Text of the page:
Hamish Hamilton, £18.99. Order at the discounted price of £14.99 inc. p&p from independent.co.uk/bookshop or call 0843 0600 030

Alain de Botton's The News: A User's Manual, book review: 'Simplistic and ultimately flawed'

 

Alain de Botton is probably anticipating sceptical reviews of his new book. It is unfortunate that, as a philosophical analysis of the news media, it is bound to be assessed by the very outlets, often resistant to change, that it seeks to correct.

As a journalist, perhaps I am more inclined to leap to my profession's defence. Still, I like to think that I have a reasonably healthy awareness of the media's myriad shortcomings. And I remain mostly unpersuaded by De Botton's analysis, or by – ironically enough – his reporting.

The News: A User's Manual approaches the problems of today's media by proposing some principles for "the ideal news organisation of the future" across a set of story archetypes, from the celebrity interview to the dispatch from a disaster zone. De Botton acknowledges the "succession of miracles" that would be necessary for these precepts to be enacted. We shouldn't take him too literally, then, when he bemoans the fact that in foreign reporting, "revelations of torture by the security services are deemed more significant than a collective lunchtime ritual of eating tabbouleh and stuffed vine leaves in a bucolic field overlooking the River Jordan".

Such observations are not prescriptions but provocations, directions for travel that are supposed to make us think harder. The same message underlies all of them: the news machine is poorly suited to our needs, and should consider the psychological welfare of its readership; it should look beyond the screaming headline and give us vital context.

De Botton's problem is that before dishing out these directions, he has barely consulted a map of the country in question, much less traversed it himself. Like everybody, he is a consumer of news, and he has certainly read a lot of it. But this is not just a book about how to consume news: it is about how it should be produced. And he has spent strikingly little time investigating that. The only news organisation which he seems to have visited is the BBC, an outlet unlike any other, and as useful a place to learn about the working practices of the Daily Mail as a Mozart concert is for students of Metallica.

That oversight leads De Botton into a litany of pronouncements that are often irritating and sometimes, at least to this biased practitioner, infuriating. He asserts glibly that accurate information about foreign countries is "not very hard to get hold of", which will come as a surprise to any stringer in Cairo, or Port au Prince, or Beijing. He says that editors see photos as no more than "verification", and so choose a dull headshot of President Obama over a more exciting portrait – when in fact such choices are nearly always matters of access and resources. And he chides journalists for following the narrow daily agenda – when he is the one forcing that limitation, by confining his study to the news pages and ignoring the travel specials, the magazine features, the whimsical columnists and pictures of cats resembling Hitler that are all essential parts of a richly various media.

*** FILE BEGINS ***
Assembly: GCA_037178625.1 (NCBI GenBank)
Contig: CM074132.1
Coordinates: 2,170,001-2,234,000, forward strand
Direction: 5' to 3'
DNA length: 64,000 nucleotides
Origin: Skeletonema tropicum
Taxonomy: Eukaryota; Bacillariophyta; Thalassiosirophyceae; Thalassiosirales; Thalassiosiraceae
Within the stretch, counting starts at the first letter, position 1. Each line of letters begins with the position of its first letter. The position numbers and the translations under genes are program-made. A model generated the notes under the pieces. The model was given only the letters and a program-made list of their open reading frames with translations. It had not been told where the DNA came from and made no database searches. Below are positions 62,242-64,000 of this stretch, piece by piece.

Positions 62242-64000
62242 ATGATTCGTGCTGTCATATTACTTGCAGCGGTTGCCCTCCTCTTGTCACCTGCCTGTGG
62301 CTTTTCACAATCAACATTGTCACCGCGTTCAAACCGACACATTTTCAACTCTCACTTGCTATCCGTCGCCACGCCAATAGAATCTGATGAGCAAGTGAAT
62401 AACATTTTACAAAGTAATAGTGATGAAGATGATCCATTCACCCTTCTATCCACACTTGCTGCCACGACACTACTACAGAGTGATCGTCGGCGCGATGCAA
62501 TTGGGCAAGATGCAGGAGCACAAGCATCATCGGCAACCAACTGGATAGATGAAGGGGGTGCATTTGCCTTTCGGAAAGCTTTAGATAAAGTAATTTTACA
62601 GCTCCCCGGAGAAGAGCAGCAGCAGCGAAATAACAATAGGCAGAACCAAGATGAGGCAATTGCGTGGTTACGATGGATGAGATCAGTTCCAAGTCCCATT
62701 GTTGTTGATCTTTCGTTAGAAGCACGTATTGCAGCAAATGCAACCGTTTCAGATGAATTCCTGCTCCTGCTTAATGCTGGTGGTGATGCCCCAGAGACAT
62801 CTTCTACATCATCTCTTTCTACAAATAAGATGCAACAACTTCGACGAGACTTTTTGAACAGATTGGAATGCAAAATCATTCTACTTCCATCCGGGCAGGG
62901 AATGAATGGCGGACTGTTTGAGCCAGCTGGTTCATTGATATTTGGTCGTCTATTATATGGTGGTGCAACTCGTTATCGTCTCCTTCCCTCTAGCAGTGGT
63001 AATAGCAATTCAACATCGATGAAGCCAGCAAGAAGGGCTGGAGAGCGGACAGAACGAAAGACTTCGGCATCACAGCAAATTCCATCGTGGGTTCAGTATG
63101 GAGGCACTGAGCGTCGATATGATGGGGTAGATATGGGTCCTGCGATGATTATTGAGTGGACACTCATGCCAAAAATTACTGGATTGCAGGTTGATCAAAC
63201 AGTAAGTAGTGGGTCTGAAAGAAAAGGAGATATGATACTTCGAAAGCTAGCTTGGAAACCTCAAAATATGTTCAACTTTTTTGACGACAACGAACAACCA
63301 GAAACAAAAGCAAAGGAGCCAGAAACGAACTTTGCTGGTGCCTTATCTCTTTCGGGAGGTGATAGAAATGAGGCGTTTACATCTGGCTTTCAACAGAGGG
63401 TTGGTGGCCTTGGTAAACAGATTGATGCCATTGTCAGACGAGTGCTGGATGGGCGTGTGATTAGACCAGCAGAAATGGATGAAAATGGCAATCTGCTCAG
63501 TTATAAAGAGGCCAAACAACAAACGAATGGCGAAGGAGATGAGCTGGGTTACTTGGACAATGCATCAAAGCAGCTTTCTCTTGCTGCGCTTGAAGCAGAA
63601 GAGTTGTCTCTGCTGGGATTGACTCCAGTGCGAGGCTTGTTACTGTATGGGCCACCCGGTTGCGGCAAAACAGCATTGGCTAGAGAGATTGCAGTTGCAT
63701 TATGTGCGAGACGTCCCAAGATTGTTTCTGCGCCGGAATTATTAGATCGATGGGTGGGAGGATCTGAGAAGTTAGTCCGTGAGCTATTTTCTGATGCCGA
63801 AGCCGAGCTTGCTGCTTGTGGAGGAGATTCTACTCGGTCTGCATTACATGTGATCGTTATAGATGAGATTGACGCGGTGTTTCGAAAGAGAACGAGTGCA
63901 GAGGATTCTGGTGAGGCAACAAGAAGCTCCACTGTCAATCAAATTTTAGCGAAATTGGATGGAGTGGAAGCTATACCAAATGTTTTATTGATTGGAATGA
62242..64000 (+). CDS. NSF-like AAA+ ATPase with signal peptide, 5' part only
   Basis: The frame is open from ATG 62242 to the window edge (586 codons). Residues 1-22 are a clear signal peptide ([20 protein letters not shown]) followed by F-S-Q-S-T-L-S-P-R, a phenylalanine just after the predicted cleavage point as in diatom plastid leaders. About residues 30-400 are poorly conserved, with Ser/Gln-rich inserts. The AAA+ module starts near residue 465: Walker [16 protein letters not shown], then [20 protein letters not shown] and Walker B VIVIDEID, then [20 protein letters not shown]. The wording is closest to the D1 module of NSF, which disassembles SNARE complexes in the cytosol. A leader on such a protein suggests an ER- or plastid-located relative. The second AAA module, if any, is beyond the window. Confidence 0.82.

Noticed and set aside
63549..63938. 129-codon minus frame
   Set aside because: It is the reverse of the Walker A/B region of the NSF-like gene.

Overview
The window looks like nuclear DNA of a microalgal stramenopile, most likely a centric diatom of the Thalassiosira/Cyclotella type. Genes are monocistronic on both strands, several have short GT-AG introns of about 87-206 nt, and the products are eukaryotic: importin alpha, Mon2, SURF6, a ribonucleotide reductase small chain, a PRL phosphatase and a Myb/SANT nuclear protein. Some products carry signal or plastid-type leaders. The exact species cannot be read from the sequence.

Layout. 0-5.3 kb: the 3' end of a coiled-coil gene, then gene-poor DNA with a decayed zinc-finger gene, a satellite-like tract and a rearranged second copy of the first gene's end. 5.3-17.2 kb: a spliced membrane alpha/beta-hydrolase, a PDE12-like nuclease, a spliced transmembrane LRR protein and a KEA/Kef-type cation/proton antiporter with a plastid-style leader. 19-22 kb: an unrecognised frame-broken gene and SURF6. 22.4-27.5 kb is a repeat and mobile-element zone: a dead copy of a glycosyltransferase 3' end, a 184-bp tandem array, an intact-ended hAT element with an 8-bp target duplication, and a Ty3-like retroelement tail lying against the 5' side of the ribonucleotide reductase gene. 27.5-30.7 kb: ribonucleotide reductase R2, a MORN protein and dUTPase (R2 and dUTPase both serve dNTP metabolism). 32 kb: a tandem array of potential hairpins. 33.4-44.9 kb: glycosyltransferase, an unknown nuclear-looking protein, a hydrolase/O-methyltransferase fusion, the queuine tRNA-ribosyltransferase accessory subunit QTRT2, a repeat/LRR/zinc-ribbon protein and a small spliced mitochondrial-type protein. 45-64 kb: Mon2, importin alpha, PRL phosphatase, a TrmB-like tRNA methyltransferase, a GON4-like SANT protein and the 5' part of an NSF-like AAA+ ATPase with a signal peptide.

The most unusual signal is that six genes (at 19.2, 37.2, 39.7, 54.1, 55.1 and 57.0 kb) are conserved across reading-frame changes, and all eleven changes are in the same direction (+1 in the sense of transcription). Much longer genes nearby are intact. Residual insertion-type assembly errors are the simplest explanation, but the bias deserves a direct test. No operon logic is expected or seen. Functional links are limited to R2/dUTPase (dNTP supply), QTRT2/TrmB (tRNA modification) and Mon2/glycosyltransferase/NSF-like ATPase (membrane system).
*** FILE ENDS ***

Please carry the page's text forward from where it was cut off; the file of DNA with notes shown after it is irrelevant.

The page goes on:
Coming in a tone that carries the dogmatic confidence of the guru, this ignorance cannot help but come across as disdain. I was most struck by it in a section about news brands, which questions the "almost mythological power" we grant stories that come from the press and not from "a person across the table". When we see the name of The New York Times or Le Monde, he argues, we lose some of our critical faculties. "Brands alone," he writes, "dissuade us from picking sceptically at their underlying content." He thinks so little of news outlets that he considers our decision to take some more seriously than dinner-party rumours as the mere product of advertising.

De Botton thinks little of journalism. How he longs for its improvement by the presence of "Tolstoy, Flaubert or Sophocles in the newsroom", not pausing to consider that the average standard of novels would likewise by improved by the skills of Martha Gellhorn or Alistair Cooke. The work is not without original insights, but they are undermined by its lack of the most journalistic virtues: precision, economy, and diligence. De Botton may not value them highly, but his book is a sharp reminder of why they continue to be important.

Alain de Botton will be talking about his book at the Independent Bath Literature Festival and taking part in the Great Bath News Debate: 'News Is Ruining Our Lives' on Saturday 1 March (01225 463362; bathfestivals.org.uk)

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